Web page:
Recently published results of an NIAID-sponsored phase 1 study of a bivalent ChAd3-vectored vaccine expressing Ebola glycoproteins showed that the strongest immune response was induced at the highest (2 × 1011 VPU) dose of vaccine (16). Immune responses measured by ELISA at this dose (mean titer 1:2037 at day 28) were roughly comparable with those induced by using 1010 VPU of the ChAd3-vectored vaccine in previous NHP studies. Whereas CD8+ T cell responses were comparable at both 1010 and 1011 VPU of the ChAd3-vectored vaccine, 1011 VPU was required for consistent CD4+ T cell responses. Additional studies—including of ChAd3-vectored vaccine boosting of individuals previously primed with an Ebola DNA vaccine—are under way or planned. Preliminary data from a study conducted at the Jenner Institute of Oxford University also showed that antibody or CMI responses induced by up to 5 × 1010 VPU of monovalent ChAd3-vectored vaccine were not comparable with those observed in NHPs protected from challenge (17). However, preliminary data show that boosting of these responses with a multivalent MVA-vectored vaccine at an interval of 3 to 10 weeks (mean of 6 weeks) could yield further improvement of both humoral and CMI responses (18).

ASSAY STANDARDIZATION

With the increasing availability of human data to complement the NHP studies, it is critical to develop standardized assays that can be used to compare immune responses across vaccines, across studies, and across species. Issues to be considered when developing GP standards for ELISA assays include selection of the GP virus strain, ideal GP conformation, and GP stability. Antibody standards could be derived from sera from vaccinated individuals, convalescent individuals (who present potential safety issues because of the possibility of the presence of Ebola virus), and/or animals protected from challenge. Use of assays in a regulatory setting will require qualification or validation, depending on the stage of clinical development. Validated assays are generally required when used to support licensure. CMI assays present additional challenges, including determination of appropriate peptide pools to be used, and logistical issues in collecting, storing, and shipping peripheral blood mononuclear cells (PBMCs) in an epidemic setting. Standardization efforts addressing these challenges are ongoing. For example, the U.S. government–sponsored Filovirus Animal Nonclinical Working Group (FANG) has made substantial progress toward standardizing reagents and models for Ebola virus challenge experiments (19); the UK’s National Institute of Biological Standards and Control is planning to develop an antibody standard for World Health Organization (WHO) use (20); and Battelle is developing a transferable GP-ELISA assay that includes standard operating procedures, a training module, and a technology transfer package with a proficiency panel and tracking system (21).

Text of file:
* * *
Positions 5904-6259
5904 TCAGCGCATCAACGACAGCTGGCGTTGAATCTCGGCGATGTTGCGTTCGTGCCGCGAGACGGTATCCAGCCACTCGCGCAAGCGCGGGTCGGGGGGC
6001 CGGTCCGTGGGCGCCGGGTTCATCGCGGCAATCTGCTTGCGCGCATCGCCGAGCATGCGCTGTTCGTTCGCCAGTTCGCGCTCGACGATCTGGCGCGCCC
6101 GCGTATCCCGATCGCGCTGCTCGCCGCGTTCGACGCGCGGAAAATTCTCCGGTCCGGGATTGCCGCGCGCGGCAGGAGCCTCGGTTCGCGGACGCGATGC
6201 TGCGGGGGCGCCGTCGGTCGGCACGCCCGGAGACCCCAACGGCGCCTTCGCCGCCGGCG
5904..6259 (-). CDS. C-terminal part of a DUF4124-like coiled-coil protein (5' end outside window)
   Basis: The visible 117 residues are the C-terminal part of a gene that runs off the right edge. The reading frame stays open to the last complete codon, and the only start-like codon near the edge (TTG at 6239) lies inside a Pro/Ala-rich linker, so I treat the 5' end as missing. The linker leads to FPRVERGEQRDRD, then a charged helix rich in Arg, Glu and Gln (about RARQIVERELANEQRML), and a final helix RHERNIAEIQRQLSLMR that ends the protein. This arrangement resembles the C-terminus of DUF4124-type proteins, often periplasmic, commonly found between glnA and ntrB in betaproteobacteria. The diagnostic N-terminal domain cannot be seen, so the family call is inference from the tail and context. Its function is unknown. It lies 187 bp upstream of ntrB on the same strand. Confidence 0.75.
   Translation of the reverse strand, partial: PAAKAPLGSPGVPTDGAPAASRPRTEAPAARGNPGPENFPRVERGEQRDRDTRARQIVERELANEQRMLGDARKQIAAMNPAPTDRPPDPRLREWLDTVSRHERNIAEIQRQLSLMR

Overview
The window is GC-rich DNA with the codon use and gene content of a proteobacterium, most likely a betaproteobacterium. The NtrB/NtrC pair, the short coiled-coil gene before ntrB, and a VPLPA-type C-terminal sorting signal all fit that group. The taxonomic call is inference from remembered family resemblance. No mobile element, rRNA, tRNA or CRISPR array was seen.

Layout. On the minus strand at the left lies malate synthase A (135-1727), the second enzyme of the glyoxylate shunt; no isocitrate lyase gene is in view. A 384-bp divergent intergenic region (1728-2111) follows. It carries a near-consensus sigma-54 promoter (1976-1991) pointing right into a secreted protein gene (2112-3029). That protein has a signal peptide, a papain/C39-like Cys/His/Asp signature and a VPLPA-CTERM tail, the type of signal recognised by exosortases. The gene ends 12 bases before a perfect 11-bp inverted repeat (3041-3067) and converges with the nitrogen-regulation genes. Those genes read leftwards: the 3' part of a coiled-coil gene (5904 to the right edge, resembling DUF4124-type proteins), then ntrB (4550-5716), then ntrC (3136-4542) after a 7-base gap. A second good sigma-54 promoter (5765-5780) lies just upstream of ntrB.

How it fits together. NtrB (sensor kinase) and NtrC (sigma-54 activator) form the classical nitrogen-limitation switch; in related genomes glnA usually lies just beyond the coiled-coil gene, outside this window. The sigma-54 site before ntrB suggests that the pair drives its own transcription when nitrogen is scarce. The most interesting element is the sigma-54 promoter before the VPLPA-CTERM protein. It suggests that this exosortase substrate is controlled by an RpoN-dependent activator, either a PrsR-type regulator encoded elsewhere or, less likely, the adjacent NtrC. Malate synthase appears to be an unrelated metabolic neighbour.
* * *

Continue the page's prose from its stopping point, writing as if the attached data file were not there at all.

Potential sequence differences between assay strain and circulating wild-type strains and vaccine strains are critical concerns in developing neutralizing assays, as are the risks of using live Ebola virus strains. One way to address these challenges is to use high-throughput assays that can be performed in biological safety level 2 laboratories that use viral pseudotypes or pseudovirions, which also can be readily adapted to changes in virus strain. In these assays, serum is tested for the ability to neutralize either pseudotyped VSV virus derived from cells cotransfected with VSV and Ebola-GP or VSV pseudovirions that coexpress green fluorescent protein (GFP) and Ebola-GP. The pseudotype assay will be used to evaluate sera for the presence of neutralizing antibodies from volunteers enrolled in current phase 1 trials. Additional studies will be needed to determine whether these assays measure similar or different aspects of Ebola-neutralizing immunity or whether (given that neutralizing responses appear not to predict protection in NHPs) these assays provide advantages over ELISA. The potential for responses to non–Ebola virus components to influence assay results may also impede application of these VSV-based assays to evaluation of VSV-vectored vaccines.

GP-based ELISAs are preferred for evaluating sera from volunteers enrolled in phase 2 or phase 3 trials. However, because an immune marker predicting protection from Ebola virus disease has not yet been established (and may differ between vaccines), various immune assays may need to be considered, including assays that have not yet been developed. A clinical assay working group may facilitate continued discussions to identify best practices and approaches with regard to standardization of assays to evaluate immune responses to Ebola virus vaccines.

REGULATORY CONSIDERATIONS